From BronxBanter: I have to say, having Meacham return to the Yankees as a coach is much stranger than having failed pitching prospect Eiland emerge as one of the organization's top pitching gurus. Meacham was drafted out of San Diego State (where he played with Tony Gwynn
(See Below) and Bud Black) by the Cardinals with the eighth-overall pick of the 1981 draft and came to the Yankees following the 1982 season in a surprisingly innocuous trade that brought Meacham and Stan Javier in exchange for three players who never reached the majors. Meacham was jumped straight from A-ball to triple-A and made his major league debut in his first season in the Yankee organization beginning a frustrating six-year career with the Yankees that saw him make countless trips between triple-A and the majors on what was then known as the Columbus Shuttle.
The most famous incident came after the fourth game of the 1984 season in which Meacham was inserted in the eight-inning of a tie-game as a defensive replacement and committed a two-out error that allowed the winning run to score. Following the game, George Steinbrenner ordered Meacham demoted all the way to double-A. The team fell out of the race quickly, even without Meacham, and thus Bobby was recalled to become the teams' starting shortstop in June and held the position in 1985 despite being flat out dreadful both in the field and at the plate (though a dislocated tendon in his left hand, which was never made public by the Yankees, was responsible for many of his struggles in the latter season). Bill Madden and Moss Klein sum up Meacham's Yankee career perfectly in their classic account of the dreadful 1980s Yankees, Damn Yankees:
While so many Columbus shuttlers have had experiences they'd
never want to tell their grandchildren about, no "war story" is more
rife with disappointments and setbacks than Bobby Meacham's. For six
years, from 1983 until his trade to Texas in December 1988, Meacham
was the embodiment of all the turmoil and torment that have befallen
all those bright-eyed Yankee prospects. During those six seasons,
Meacham did it all--or rather had it all done to him. He was a
Columbus-New York frequent flyer in 1983, being called up four
times, twice for a one-day stay; he was exiled in 1984, dropped all
the way to AA ball for making an error in the fourth game of the
season; he went from being the Yankees' regular shortstop in 1985
(playing the final two months with a hand injury at the Yankees'
request) to a utility infielder at Columbus in less than a year.
Willie Randolph was outspoken about the way Meacham was treated: "What they're doing to Meacham is downright criminal," he said in late 1986. "Why don't they just trade him so he can have a chance."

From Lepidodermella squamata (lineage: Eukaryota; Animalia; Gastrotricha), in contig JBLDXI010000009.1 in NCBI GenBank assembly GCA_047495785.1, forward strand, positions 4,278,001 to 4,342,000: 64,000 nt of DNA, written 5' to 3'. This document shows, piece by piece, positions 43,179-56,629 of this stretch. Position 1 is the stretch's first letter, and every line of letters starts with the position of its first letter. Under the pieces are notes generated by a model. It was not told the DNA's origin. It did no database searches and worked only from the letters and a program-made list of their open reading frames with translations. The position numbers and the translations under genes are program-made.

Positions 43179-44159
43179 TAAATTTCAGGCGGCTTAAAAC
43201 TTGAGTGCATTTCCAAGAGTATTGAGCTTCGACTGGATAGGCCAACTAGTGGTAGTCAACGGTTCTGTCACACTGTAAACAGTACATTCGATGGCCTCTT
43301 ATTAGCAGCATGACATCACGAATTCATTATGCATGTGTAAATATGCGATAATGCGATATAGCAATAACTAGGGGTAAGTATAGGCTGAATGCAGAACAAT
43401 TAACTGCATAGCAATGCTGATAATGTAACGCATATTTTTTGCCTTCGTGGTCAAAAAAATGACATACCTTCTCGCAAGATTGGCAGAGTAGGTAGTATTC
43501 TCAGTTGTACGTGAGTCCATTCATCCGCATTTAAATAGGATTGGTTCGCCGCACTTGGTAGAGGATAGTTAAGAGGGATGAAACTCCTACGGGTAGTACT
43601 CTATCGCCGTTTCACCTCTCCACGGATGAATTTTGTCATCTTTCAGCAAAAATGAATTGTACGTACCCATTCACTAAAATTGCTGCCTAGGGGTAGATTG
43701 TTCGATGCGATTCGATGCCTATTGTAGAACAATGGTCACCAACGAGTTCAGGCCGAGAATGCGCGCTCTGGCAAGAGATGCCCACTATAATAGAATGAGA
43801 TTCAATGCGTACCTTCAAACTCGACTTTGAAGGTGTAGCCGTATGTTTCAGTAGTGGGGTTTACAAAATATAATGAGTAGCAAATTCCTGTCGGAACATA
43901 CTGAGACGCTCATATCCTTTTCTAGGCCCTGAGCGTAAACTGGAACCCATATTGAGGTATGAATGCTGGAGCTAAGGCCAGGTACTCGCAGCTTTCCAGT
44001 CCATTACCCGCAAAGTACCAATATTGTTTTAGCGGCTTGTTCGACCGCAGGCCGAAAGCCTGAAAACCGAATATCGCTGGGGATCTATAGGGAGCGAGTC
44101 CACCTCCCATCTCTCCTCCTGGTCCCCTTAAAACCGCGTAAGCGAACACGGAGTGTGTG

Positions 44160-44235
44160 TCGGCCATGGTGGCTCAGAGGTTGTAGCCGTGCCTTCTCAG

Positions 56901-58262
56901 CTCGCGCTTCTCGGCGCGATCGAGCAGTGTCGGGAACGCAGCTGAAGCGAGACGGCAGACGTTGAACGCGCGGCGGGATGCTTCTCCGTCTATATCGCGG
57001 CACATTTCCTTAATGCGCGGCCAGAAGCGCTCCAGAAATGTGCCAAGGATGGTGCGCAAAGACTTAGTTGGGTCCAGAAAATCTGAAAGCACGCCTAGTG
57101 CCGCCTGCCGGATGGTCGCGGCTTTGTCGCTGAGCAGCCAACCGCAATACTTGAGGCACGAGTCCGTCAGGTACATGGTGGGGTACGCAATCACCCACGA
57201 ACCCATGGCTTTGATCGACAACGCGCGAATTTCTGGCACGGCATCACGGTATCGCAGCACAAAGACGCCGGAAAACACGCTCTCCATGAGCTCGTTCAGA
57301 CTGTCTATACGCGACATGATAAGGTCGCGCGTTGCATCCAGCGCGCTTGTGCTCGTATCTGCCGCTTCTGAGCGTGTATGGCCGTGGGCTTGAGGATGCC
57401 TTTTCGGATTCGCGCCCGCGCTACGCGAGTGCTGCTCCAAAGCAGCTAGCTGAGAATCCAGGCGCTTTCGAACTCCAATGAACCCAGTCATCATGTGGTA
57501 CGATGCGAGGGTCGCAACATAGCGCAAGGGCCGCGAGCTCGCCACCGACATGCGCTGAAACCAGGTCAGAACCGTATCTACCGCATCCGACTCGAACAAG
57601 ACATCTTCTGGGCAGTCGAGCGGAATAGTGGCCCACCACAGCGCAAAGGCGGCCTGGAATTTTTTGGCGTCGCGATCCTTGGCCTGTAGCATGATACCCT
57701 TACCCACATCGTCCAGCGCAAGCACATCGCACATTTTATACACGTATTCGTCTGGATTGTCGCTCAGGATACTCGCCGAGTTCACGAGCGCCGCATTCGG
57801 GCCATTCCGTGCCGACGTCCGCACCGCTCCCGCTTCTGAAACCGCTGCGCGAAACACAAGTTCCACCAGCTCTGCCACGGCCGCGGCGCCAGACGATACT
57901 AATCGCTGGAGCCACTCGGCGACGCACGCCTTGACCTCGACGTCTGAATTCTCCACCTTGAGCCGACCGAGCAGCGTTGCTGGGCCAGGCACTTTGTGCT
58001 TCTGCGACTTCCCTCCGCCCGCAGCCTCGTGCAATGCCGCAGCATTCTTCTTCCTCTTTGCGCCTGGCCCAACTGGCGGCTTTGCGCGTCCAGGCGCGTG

When he didn't make the team out of camp in 1987, Meacham finally snapped:
Meacham sat in front of his locker in Fort Lauderdale, his eyes
red and near tears. Pitcher Dennis Rasmussen, his closest friend on
the team, sat next to him, consoling him while motioning the writers
Upon regaining his composure, Meacham said: "I'm shocked
this time. I played well enough to make the team. It seems obvious
they just don't want me around. They're messing with my mind now."
Meacham volleyed back and forth again in 1987. In 1988 he made the team as a backup only to suffer a pinched nerve in his neck. Meacham was ready to come off the DL in August of that year when he found out he'd been placed on the 60-day DL while watching a game on TV at home. "I was absolutely stunned. I was just about ready to come back. I had seen a chiropractor, and he gave me the go-ahead. The Yankees knew that. And then they knock me out for the whole season."
He was finally traded following the 1988 season, but failed to make the Rangers out of camp and spent two more disappointing seasons in triple-A with the Pirates and Royals organizations before retiring.
Meacham began his post-playing career in 1992 as a single-A manager in the Royals' system. He coached in triple-A for the Rockies in their debut season of 1993. Managed the Pirates' double-A team to a championship in 1994. He spent the next five years in the Pirates organization as a manager, base running coach, and infield instructor. He then spent 2002-2004 managing the Angels' single-A California League team in Rancho Cucamonga. In 2005 he became the Rockies' roving infield instructor. In 2006 he was Joe Girardi's third-base coach in Florida, and [in 2007] he was the Padres first-base coach under his old SD State teammate Bud Black.
Notes: Tony Gwynn was a walk-on at San Diego State. Meacham was the
shortstop on the team and knew of Gwynn after playing with him in summer
leagues. Meacham convinced San Diego St. coach Jim Dietz to give Gwynn a
shot. The rest is history. Gwynn would later go on to say, with a
laugh, that if not for Bobby Meacham, he would not have gotten into the Hall of